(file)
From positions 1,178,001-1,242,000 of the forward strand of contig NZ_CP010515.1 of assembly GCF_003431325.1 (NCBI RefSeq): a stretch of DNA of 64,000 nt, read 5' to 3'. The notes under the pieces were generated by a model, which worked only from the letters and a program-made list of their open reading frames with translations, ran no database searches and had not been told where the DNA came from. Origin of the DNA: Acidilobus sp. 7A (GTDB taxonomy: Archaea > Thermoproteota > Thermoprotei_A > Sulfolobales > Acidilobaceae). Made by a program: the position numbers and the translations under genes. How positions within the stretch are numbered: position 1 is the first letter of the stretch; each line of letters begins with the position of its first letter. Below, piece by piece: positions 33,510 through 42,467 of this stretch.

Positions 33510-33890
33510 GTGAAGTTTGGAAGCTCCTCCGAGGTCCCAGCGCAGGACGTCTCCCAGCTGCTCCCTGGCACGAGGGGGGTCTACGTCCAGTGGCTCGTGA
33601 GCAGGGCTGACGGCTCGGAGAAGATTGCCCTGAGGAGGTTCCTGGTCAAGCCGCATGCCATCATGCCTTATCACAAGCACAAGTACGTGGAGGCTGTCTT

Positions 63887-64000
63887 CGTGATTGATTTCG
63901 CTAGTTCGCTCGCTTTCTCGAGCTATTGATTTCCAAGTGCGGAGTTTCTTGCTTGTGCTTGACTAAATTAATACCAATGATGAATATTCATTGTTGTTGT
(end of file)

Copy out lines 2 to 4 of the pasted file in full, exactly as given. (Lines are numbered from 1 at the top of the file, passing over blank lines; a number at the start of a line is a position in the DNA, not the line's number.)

Positions 33510-33890
33510 GTGAAGTTTGGAAGCTCCTCCGAGGTCCCAGCGCAGGACGTCTCCCAGCTGCTCCCTGGCACGAGGGGGGTCTACGTCCAGTGGCTCGTGA
33601 GCAGGGCTGACGGCTCGGAGAAGATTGCCCTGAGGAGGTTCCTGGTCAAGCCGCATGCCATCATGCCTTATCACAAGCACAAGTACGTGGAGGCTGTCTT